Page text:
10.04.2010

Quiet & loud

It is fall. That much, I think, we can firmly, officially say. It's there in the wind, the way it blows now in big, gusty shouts, in the strawberry patch in the last tiny berries and the red, faded leaves. It's in the garden, in the brown, crumpled vines and the new spinach patch sending up wavering shoots of green. It's in the leaves, on the windowsill, all at once quiet and loud, suddenly everywhere on display.


But amidst all this, one windowsill, one routine hasn't changed. That's the one you've been seeing all summer, the one where the tomatoes sit. They're still there, trickling in from the garden, nestling onto a dishcloth, craning toward the sun, trying to soak up some heat. They straddle the seasons—July, August, September, October—moving from hot to chilly without missing a hint of a beat.

What we do with them, though, that has changed. The salads and sandwiches and simplicity have been replaced with more careful, more nuanced things. These days they're going to salsa—lemon juice, cilantro, and onion—swirled together in the Cusinart for an early, before dinner treat. It's a routine that goes best, I think, with blue corn tortilla chips and slippers and a good book, but maybe that's just me.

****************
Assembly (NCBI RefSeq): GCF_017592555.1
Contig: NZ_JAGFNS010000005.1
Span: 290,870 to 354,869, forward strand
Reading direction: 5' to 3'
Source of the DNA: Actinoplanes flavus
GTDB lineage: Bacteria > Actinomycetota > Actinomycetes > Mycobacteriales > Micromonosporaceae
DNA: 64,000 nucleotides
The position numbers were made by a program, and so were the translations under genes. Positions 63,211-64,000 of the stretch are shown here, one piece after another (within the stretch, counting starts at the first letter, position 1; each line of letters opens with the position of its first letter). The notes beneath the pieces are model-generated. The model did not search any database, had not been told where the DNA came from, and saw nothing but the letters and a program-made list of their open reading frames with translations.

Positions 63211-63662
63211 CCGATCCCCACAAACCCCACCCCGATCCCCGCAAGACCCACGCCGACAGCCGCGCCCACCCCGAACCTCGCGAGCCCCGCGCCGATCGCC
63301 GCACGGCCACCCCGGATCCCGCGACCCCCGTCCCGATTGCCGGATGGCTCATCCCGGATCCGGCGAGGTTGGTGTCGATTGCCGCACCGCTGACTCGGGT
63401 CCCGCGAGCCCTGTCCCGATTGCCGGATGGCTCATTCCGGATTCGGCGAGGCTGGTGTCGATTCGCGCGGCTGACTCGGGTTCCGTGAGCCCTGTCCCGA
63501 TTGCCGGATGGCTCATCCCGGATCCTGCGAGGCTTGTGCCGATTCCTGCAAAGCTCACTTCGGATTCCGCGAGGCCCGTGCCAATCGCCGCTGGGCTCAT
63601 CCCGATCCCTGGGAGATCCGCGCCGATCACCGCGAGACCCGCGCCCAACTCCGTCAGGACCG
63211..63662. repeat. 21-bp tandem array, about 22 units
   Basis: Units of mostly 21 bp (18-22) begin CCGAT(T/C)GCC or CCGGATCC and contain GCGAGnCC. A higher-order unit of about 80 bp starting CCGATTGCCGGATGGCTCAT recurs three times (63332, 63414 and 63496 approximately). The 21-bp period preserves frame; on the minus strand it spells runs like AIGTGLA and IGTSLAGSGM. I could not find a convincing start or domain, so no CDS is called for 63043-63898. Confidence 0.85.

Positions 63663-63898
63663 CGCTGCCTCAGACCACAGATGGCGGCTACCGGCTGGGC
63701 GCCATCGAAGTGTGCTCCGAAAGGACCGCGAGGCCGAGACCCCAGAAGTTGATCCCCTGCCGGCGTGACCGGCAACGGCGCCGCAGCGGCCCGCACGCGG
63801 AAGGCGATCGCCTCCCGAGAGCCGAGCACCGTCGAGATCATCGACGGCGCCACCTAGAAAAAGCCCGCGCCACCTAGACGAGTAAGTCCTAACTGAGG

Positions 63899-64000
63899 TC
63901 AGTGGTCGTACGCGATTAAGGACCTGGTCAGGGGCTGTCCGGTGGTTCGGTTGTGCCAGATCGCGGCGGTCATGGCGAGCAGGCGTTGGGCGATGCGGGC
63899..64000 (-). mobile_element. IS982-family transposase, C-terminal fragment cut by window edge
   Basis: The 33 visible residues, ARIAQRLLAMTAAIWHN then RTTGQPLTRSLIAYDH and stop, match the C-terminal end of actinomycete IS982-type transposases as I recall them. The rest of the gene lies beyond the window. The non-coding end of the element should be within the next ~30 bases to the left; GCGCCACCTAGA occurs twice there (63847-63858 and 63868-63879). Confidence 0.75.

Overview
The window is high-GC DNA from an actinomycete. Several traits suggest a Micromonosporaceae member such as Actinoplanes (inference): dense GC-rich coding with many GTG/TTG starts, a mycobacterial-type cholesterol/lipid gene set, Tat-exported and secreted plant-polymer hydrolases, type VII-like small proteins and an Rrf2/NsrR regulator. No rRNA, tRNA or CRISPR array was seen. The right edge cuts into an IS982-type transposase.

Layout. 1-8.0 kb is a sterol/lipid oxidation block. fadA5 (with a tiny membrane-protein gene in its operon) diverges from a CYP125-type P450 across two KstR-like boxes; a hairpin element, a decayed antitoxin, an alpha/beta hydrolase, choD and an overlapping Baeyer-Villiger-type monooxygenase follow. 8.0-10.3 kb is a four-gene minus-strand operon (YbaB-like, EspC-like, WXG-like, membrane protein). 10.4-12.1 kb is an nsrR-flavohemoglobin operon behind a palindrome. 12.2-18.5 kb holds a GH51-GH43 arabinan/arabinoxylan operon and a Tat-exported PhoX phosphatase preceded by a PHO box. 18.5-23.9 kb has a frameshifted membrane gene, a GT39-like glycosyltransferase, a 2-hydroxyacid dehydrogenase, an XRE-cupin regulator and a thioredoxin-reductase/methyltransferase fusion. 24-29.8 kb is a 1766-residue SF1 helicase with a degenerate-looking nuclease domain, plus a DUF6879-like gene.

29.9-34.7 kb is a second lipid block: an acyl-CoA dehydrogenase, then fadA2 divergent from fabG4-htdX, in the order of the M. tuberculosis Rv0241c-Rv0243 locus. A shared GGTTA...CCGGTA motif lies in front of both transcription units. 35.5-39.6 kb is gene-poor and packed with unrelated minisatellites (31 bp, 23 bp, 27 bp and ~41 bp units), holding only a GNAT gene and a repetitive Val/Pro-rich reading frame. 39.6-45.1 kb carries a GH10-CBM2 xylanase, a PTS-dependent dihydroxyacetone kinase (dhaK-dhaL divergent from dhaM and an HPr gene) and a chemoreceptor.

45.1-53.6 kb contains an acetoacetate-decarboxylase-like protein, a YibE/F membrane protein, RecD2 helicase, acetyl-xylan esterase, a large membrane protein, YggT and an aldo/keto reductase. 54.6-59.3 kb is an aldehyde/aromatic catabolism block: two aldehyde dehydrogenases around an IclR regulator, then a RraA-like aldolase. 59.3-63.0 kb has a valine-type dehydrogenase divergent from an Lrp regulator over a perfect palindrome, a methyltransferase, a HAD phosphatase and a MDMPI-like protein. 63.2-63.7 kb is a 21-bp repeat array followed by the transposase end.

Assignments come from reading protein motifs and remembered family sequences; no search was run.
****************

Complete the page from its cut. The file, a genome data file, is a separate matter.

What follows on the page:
FRESH SALSA

I learned this recipe from Alex one day when he was shorthanded at one of his markets. I went to help out in the kitchen, and my first task was to make a batch of salsa. Of course, the proportions were a bit different that day—they make about five gallons at a time—but the basic idea was the same. The key is to use very fresh ingredients and to keep the texture coarse—this is a fresh salsa, after all, and not meant to be smooth like the kind you put up and store.

1 small yellow onion, peeled and quartered
1 bunch cilantro (about 1/2 cup packed)
1 pound tomatoes, quartered
juice of 1 lemon (about 1/8 cup)
1/2 teaspoon ground black pepper
1 teaspoon salt

In a food processor, pulse together the onion and cilantro until they are very finely chopped. Add the tomatoes, lemon juice, pepper, and salt, and pulse several more times, until the tomatoes are in coarse chunks. Adjust seasonings to taste and enjoy at room temperature, with corn tortilla chips.

2 comments :

Anonymous said...

Mmmmmm, this looks so good. My windowsills are also full of tomatoes, mostly cherries. I'll get to work before supper this evening and create a nice appetizer.

Your last blog inspired me to plant some garlic. I tried the roasted garlic, and it was fabulous!

Thank you for all the good ideas, and please keep 'em coming. ~A Maine Reader

6512 and growing said...

It is salsa time isn't it? I've almost had my share of fresh tomatoes, almost, and am moving onto sauce and salsa.

Cheers, from a Colorado locavore!
Rachel

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